Surfing Nova Scotia: White Point Resort

Nova Scotia’s iconic seaside resort White Point was good enough to host us. It was a welcome break from the rigors of our National Parks tour.

Approaching its 90th birthday next summer, White Point consists of numerous beach cabins, a lodge with an indoor pool, big bar, high-end buffet, and a surf shop. It’s the type of place you visit once and want to come back to again and again.


The sandpipers intuitively make their way up and down the sandy shore break focused on the next bite.

Words and photos: Glen Harris

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With stand-up surfing more popular than ever back home in Ontario, this was the spot for me to put in the time and finally get a handle on the joy of surfing. We live on Georgian Bay and as photo editor of Mountain Life Blue Mountains, I’ve had it with all the banger freshwater surf images that make their way into our edition. I’ve surfed waves over the years, but it was time to take it to the next level.


Not me.

1st wave: With the family watching I make my way through the shore break and gather myself for a breather. I stand up to look around just in time to see that I haven’t quite made it to the relax zone. In fact I’m being picked up by one of the larger set waves rolling in. In an attempt to get over it I give it a few strokes. A little way too late, and not working at all, the wave has me. Next I’m surfing one of the biggest waves of my life. Completely backwards. The stern and skeg are out of the water pointed towards shore. Sweet ride, ends badly.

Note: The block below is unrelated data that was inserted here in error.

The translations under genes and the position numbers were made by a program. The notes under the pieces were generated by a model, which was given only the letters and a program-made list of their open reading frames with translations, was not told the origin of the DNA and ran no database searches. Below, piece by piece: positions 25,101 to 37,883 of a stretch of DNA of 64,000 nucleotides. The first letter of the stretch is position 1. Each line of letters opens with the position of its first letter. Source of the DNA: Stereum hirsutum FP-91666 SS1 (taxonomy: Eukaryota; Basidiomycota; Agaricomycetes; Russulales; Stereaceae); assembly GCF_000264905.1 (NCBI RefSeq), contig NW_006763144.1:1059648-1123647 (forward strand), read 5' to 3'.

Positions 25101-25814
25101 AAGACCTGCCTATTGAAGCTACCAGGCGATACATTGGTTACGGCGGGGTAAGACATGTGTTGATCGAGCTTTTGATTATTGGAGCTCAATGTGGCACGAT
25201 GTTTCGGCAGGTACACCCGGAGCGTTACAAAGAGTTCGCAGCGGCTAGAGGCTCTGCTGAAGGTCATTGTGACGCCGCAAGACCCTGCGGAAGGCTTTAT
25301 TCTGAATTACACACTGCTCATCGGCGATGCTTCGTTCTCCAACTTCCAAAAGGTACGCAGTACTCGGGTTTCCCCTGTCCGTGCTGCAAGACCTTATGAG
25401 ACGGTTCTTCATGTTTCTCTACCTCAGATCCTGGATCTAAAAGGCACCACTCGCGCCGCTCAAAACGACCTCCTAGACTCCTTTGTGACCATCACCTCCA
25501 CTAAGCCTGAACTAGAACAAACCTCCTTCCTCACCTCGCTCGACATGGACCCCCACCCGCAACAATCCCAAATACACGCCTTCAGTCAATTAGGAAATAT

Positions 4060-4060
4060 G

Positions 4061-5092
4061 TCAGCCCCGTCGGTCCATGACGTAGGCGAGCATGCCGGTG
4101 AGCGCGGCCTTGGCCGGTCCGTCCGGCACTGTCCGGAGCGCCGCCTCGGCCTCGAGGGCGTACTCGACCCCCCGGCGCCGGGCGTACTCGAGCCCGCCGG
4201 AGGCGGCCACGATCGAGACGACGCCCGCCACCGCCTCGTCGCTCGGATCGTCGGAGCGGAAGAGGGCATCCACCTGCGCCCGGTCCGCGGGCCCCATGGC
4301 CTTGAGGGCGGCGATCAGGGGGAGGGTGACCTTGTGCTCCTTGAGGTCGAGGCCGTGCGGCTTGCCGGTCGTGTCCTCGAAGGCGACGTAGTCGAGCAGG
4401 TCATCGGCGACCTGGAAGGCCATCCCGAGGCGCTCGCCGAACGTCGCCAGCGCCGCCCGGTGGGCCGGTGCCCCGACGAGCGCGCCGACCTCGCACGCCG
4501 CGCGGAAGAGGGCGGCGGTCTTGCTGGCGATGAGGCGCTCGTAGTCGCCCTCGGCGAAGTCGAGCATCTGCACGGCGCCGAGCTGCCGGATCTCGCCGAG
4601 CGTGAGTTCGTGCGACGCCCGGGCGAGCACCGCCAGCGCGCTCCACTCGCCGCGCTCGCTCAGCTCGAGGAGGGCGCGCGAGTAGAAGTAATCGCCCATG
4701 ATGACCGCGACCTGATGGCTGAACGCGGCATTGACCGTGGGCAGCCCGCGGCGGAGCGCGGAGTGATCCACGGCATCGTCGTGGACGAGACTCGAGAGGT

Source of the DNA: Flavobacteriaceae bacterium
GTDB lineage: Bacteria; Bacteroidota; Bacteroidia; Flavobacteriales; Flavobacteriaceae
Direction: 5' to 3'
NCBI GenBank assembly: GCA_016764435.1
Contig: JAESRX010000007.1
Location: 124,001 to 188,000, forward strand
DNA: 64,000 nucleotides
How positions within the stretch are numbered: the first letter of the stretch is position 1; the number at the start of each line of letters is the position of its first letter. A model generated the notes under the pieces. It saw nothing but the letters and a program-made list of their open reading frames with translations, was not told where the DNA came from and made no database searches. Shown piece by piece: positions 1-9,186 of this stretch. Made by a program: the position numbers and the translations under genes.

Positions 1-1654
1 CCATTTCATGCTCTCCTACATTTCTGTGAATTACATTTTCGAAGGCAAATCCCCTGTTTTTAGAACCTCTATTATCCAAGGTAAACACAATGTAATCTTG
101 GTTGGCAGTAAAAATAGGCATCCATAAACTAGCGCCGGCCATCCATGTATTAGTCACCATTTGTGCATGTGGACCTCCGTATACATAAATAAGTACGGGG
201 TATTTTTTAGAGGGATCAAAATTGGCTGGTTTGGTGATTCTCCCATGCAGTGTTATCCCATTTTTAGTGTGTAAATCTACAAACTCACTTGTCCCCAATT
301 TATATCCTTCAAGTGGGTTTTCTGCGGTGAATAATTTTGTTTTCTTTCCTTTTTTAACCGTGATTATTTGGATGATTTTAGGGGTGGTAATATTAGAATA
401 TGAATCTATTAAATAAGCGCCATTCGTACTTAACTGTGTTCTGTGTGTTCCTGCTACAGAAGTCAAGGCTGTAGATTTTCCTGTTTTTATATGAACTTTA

Out for another session.

Not too phased and kinda happy to feel the ride of a wave, I make my way out past the surf for real this time. Round 2. Wait for it. Big wave, commitment, bad body positioning. Result: jackknife wipeout driving my board and me straight down into the sand.



I emerge in the foam, gather bearings and head out for attempt 3. But no, my skeg has been sheared off by the force of the bail. And I’m feeling relieved. Humbled. But weirdly still quite happy.


Boogie Days.

Done for the day I sheepishly grab a boogie board and play with my eight-year-old son on the shore-break while the big boys do their thing.

And we have a blast.


Cabins and rose bushes dot the shoreline.


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